HER GHOST: remixing Marker’s SF classic

30 Nov

A trio of contemporary artists have found a new perspective on Chris Marker’s time-travel film La jetée. By Tim Maughan

Brunel and Banksy both have works on show within a few minutes’ walk of Bristol’s Arnolfini arts centre. It’s a pretty place. Well: prettified. The Victorian harbour is a damned sight better maintained than the brutalist tower blocks that lie a few minutes’ drive behind them: structures that have come to symbolise troubled British inner city life. Put this lot under a dark shroud of perma-drizzle (Bristol’s most science-fictional asset) – and you have the perfect setting for a performance of Her Ghost, a homage-slash-remix-slash-retelling of Chris Marker’s 1962 science fiction short La jetée

La jetée, for the uninitiated, is an time travel film unlike any other you’re likely to have seen. It’s a 28-minute succession of monochrome photographs, punctuated only by a single brief moment of motion. A lone, unseen narrator describes the fate of its central character over a hauntingly minimal soundtrack. It’s an uncompromising but laser-precise piece of storytelling that uses its stark form to create both an ultra-tight narrative and an ambiguous, emotionally-laden memory collage.

Fifty years after its release, Marker’s film remains effective and still feels vital, having become a key reference work for generations of filmmakers. It was remade, Hollywood-style, as the Bruce Willis/Brad Pitt vehicle Twelve Monkeys, and its influence is evident in more arty takes such as Shane Carruth’s Primer (analysed in Arc 1.1). Even deciding how to approach the reimagining of such a monumental work must have been formidable.

“Initially the idea was to do a new soundtrack to the film, which from my point of view was a very exciting prospect,” says Steve Goodman, who, under the alias Kode9, is one of modern electronic music’s most respected producers. (He’s also the author of a book on sonic weaponry.) “It soon became clear that the film didn’t need a new soundtrack. In its original state it was just perfect.”

Rather, Goodman worked with German filmmaking duo MFO and vocalist/writer Ms Haptic to reassemble the film from scratch. The result is meant to be performed live rather than played. Goodman manipulates the sound and MFO the imagery, while Haptic delivers her new and enigmatic narrative track over the top.

Kode9’s thunderous soundscape and MFO’s glitchy visuals both build predominately from the original source, with the original’s petrified imagery distorted and manipulated in real time throughout the performance.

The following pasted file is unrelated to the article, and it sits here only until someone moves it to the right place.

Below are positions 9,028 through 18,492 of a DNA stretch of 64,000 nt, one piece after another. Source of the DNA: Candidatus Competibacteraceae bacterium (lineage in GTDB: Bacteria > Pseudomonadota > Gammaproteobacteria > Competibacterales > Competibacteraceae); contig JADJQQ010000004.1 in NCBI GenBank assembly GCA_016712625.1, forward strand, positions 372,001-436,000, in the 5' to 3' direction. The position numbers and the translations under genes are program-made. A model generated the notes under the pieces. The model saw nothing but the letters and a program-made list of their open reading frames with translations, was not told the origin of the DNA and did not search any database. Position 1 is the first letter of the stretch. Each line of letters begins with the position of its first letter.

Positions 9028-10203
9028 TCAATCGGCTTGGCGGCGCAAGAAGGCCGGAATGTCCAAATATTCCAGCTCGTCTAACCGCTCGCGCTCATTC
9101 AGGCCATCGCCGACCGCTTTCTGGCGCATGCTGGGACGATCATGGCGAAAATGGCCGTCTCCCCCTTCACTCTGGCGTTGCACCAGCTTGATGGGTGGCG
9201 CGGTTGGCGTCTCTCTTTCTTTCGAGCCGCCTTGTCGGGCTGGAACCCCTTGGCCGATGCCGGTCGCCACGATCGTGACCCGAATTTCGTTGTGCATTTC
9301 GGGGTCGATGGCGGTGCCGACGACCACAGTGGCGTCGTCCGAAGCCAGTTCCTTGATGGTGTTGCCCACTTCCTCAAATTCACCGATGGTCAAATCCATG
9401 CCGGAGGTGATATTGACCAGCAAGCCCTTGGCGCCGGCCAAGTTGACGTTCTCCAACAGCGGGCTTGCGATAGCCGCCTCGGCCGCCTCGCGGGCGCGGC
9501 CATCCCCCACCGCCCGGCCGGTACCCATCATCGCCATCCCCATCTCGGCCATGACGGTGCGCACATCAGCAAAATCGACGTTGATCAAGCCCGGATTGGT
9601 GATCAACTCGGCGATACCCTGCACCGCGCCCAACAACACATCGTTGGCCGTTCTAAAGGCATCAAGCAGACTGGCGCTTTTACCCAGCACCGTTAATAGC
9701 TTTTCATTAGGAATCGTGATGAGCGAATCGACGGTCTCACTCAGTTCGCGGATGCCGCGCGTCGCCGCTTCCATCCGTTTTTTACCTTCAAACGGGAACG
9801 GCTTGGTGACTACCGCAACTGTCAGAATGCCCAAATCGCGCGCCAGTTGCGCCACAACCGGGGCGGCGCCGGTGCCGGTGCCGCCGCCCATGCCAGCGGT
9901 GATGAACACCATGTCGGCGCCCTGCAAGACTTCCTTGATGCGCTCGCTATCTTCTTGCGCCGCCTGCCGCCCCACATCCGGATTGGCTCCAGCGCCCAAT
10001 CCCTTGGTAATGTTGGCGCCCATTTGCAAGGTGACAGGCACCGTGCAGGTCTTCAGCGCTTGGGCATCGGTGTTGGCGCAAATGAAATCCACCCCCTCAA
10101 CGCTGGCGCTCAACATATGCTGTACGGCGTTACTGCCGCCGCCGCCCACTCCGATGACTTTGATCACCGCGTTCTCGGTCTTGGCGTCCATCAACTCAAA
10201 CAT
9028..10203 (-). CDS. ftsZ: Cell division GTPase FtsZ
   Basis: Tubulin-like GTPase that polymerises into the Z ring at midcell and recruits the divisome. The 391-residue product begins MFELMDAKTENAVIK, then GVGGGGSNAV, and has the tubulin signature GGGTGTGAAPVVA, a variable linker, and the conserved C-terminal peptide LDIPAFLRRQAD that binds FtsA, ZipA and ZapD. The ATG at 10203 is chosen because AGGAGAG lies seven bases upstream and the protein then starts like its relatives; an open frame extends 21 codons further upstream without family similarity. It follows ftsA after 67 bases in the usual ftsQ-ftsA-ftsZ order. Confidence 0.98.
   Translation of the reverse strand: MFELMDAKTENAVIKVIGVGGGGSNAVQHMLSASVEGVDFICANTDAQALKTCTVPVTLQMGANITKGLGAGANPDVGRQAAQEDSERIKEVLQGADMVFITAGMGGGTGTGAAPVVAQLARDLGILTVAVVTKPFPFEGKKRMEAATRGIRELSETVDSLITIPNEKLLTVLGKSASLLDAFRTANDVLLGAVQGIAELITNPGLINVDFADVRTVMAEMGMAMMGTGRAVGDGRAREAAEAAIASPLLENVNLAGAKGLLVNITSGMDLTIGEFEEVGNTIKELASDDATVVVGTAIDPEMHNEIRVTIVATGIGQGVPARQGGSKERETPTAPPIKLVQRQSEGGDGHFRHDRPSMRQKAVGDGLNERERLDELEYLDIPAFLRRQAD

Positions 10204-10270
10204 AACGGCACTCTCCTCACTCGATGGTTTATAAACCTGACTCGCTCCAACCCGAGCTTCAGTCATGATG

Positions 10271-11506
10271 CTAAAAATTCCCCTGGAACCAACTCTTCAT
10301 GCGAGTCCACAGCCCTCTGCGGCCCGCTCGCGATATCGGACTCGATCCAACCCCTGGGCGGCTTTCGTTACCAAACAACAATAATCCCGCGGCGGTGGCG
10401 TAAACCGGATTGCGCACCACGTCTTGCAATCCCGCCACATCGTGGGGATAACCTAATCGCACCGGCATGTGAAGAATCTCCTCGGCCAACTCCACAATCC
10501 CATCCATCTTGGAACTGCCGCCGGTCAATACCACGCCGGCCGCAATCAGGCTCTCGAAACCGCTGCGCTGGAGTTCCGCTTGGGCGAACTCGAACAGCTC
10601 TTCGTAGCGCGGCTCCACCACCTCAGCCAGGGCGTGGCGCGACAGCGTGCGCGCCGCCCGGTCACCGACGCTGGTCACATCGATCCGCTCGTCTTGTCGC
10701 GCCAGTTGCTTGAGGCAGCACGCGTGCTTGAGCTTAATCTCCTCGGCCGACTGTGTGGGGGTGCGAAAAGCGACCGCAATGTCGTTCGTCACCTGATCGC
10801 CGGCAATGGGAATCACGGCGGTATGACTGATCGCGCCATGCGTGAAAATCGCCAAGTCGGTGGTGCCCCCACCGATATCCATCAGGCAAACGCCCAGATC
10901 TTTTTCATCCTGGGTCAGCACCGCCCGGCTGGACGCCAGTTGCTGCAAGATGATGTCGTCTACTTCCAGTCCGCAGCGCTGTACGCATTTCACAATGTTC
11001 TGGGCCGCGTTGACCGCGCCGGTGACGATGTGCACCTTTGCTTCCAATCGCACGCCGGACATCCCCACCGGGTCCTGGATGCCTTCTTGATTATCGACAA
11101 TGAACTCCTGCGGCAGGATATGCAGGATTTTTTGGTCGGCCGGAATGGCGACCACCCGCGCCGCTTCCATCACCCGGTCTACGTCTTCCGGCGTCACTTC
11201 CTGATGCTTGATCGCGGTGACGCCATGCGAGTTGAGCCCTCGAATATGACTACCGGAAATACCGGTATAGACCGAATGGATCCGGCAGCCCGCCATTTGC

But it’s Ms Haptic’s narration that wreaks the most radical changes. While Marker’s film was centred on a post-apocalyptic time traveller, falling in love with a woman he meets in the past, Her Ghost turns it around, showing the same events from the woman’s perspective. The result is a radically different experience. The woman has only vague, fleeting memories of the time traveller – “her ghost”, in the words of the original film. That makes the viewer question the original’s depiction of events, and indeed whether what it portrayed can even be described as a real relationship.

For devotees of La jetée, it’s a slightly jarring departure at first, with the original’s tight narrative being replaced by a vaguer and more liquid exploration of emotion and memory. But on reflection, it’s arguably the only direction Her Ghost could really have taken. Any attempt to better or re-write Marker’s storytelling would have been foolish. The team’s decision to make a more emotional, abstract work out of the events described in La Jetée is a triumph of multimedia performance.

It’s one that especially fits well with Goodman’s Kode 9 alter ego, and the back catalogue of his influential record label, Hyperdub. Their works lack obvious narrative structure, but they nonetheless very much qualify as intelligent, emotional science fiction – in fact, some of the most important science fiction of the last decade, gloriously capturing urban environments and atmospheres and looking to the future while referencing the past.

Her Ghost sits under this umbrella perfectly: a work of SF that retains La jetée’s timeless emotional resonance, and embraces technology and remix culture without getting lost in the gimmicks of either.

Her Ghost will next be performed at London’s BFI Southbank on Friday 7th December. For more information, and details of future performances, visit https://herghost.wordpress.com/

Read Tim Maughan’s short story “Limited edition” in Afterparty Overdrive, out now for iPads and iPhones
for Android devices, Windows and Mac computers
as a collectible print edition
and for Kindle

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